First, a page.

Earl of Winton

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The title Earl of Winton was created in the Peerage of Scotland and later in the Peerage of the United Kingdom. It is currently held by the Earl of Eglinton.

The title was first bestowed upon Robert Seton, 8th Lord Seton. His descendants held it until George Seton, 5th Earl of Winton, was convicted of high treason in 1716, resulting in the forfeiture of his titles. Lord Winton was also condemned to death, but he managed to escape the Tower of London and fled to Rome, where he later died. The family resided at Winton Castle.

In 1834, there were two claimants: the Earl of Eglinton and George Seton as a descendant of Sir George Seton of Garleton, East Lothian.[1]

The title had a second creation for the thirteenth Earl of Eglinton, a kinsman of the last Earl from the first creation.

The Lords Seton were the Premier Lords of Parliament of Scotland until the creation of the Earldom of Winton in 1600. Sir Richard Maitland of Lethington wrote in his History of the House of Seytoune to the Year 1559 that Sir William Seton,

... was the 'First creatit and made Lord of Parliament in Scotland, and he and his posteritie to have ane voit yairin and be callit Lords' by King Robert II, where there were no Lords of Parliament before that time. Noted accordingly in the records of the Scottish parliament, held at Scone 26 March 1371, at the coronation of Robert II, William de Seton is named among the "Nobiles Barones", as 'Dominus de Seton'. As Knight-Barons, the Setons had previously sat in the original parliaments of Scotland from the earliest times, including those of David I, King Balliol, Robert I and David II. Anderson states George Seton accompanied Chancellor Crichton to France & Burgundy in 1448 and 'was soon afterwards created a peer of parliament'," which referred to the young Seton having finally come of age and being given his family's seat held by his grandfather, and not of the creation.[2]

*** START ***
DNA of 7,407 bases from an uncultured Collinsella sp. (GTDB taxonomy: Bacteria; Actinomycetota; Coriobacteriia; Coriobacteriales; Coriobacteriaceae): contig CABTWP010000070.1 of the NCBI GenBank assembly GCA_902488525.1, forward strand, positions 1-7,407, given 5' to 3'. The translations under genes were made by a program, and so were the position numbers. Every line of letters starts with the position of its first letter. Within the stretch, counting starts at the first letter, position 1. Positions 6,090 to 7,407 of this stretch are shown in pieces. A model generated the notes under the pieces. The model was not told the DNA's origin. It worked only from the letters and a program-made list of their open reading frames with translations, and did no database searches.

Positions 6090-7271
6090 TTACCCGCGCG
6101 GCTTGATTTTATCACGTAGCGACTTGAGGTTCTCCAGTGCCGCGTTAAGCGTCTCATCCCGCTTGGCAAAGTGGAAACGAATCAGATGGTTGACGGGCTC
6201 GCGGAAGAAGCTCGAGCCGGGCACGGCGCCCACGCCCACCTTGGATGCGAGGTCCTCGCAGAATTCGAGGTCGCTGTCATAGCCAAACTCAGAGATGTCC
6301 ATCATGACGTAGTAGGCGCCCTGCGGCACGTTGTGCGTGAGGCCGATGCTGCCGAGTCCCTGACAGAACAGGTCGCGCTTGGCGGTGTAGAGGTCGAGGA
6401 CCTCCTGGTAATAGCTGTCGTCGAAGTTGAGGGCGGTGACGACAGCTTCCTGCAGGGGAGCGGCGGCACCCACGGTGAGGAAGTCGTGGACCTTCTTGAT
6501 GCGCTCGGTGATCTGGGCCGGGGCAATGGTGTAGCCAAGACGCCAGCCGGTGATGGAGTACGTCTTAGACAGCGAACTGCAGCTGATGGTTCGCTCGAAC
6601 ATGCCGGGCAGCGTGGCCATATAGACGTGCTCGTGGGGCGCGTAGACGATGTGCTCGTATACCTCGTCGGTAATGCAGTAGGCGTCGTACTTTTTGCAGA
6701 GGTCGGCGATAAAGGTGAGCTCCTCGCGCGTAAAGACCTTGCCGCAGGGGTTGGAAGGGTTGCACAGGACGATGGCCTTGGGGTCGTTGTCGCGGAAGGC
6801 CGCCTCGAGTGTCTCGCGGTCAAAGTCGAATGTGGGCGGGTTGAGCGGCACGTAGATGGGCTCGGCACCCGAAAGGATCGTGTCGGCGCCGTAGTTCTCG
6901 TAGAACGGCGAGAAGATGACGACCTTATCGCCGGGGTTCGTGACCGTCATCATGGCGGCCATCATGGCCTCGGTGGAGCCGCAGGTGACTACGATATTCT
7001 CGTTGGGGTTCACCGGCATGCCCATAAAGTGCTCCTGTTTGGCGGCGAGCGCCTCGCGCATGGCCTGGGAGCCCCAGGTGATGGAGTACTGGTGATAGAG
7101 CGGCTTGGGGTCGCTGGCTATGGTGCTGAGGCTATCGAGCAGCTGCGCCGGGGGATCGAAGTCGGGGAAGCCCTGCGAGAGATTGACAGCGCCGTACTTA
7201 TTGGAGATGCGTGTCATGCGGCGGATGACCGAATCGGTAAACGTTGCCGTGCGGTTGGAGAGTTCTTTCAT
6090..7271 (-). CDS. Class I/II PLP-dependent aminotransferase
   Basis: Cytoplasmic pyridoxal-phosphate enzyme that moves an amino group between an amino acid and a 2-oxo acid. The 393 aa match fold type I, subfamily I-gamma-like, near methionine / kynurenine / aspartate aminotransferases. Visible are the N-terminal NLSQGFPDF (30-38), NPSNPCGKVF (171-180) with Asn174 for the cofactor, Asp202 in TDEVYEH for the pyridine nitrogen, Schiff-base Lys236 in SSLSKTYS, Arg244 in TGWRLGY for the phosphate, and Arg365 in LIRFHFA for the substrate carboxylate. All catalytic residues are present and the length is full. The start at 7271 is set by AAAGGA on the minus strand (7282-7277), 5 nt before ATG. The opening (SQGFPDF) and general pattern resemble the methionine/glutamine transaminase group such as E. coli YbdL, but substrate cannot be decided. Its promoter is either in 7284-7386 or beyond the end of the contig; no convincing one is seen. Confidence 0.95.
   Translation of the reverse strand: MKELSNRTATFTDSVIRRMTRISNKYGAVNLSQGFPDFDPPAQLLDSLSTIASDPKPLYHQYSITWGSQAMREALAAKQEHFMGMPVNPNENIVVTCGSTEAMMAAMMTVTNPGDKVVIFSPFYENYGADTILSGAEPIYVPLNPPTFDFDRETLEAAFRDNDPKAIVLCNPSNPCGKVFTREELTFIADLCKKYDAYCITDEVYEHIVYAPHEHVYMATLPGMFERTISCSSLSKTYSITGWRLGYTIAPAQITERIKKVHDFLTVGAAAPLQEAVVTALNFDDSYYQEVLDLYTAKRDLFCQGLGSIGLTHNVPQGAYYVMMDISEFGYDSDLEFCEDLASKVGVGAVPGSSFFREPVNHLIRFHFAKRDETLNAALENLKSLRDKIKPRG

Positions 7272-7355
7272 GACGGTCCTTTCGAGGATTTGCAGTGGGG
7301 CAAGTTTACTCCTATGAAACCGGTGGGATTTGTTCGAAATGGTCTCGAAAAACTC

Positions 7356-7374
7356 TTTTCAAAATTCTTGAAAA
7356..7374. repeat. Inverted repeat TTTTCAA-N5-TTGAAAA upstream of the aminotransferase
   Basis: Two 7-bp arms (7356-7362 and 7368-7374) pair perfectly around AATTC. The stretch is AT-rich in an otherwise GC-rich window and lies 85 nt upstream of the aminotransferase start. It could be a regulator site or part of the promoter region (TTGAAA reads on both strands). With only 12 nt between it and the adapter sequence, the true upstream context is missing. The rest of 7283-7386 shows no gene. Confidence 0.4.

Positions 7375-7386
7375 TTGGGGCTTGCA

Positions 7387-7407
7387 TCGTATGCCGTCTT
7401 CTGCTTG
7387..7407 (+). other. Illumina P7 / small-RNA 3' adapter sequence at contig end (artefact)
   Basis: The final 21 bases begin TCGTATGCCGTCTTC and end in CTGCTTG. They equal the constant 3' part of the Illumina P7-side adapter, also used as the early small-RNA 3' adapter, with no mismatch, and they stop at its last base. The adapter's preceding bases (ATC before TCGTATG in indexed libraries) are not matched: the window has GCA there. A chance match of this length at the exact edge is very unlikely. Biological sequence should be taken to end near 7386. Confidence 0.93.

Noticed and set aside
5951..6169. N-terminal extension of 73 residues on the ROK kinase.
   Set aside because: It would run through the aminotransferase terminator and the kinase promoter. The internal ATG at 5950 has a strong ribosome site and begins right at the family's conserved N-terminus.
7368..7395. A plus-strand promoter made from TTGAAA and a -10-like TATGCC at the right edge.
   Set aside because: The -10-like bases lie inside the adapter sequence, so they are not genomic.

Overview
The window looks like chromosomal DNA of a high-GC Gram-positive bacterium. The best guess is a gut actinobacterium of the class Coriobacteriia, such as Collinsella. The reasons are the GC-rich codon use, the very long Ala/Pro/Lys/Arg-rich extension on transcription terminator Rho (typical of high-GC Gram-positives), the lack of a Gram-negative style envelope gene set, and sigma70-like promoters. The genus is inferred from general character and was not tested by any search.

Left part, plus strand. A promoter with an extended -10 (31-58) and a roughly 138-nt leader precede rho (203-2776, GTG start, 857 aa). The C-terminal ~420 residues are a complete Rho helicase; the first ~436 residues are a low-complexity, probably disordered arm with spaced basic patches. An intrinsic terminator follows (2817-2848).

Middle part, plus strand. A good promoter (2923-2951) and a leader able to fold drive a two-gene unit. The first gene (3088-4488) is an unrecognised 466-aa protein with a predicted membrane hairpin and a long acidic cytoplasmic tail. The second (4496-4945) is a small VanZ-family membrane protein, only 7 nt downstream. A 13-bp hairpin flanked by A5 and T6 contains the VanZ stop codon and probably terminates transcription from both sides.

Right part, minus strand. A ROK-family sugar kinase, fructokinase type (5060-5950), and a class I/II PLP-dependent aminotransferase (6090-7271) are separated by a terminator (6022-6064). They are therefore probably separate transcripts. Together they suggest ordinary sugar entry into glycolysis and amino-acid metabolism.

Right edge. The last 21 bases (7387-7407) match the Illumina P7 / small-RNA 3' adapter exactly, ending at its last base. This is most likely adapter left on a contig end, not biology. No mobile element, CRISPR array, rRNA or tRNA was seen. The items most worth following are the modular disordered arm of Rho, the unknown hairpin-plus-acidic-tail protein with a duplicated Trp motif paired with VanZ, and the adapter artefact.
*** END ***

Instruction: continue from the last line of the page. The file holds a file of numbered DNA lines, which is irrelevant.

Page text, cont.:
The Complete Peerage cites a jury on which "Sir George de Seton of that Ilk" served on 22 March 1451 (1450/1) and states that "he was created, shortly after that date, a Lord of Parliament as Lord Seton [S]".[3][4][5][6]


Lords Seton (1371)[edit]

Earls of Winton, First Creation (1600)[edit]

Earls of Winton, Second Creation (1859)[edit]

See Earl of Eglinton


  1. ^ Brown, Peter, publisher, The Peerage of Scotland, Edinburgh, 1834: 213
  2. ^ Anderson, William, The Scottish Nation, Edinburgh, 1867, vol.viii: 437
  3. ^ Cokayne, G. E., and White, Geoffrey H., editor, The Complete Peerage, London, 1949, vol. xi, p. 633
  4. ^ Seton, George A History of the Family of Seton during Eight Centuries. 2 vols. Edinburgh, 1896
  5. ^ The History of the House of Seytoun to the Year MDLIX", Sir Richard Maitland of Lethington, Knight, with the Continuation, by Alexander Viscount Kingston, to MDCLXXXVII. Printed at Glasgow, MDCCCXXIX
  6. ^ Seton, Monsignor, An Old Family, History of the Setons of Scotland and America; Brentano's, New York, 1899.
  7. ^ Seton, Robert. An Old Family: Or, The Setons of Scotland and America, Brentano's, 1899, p. 51Public Domain This article incorporates text from this source, which is in the public domain.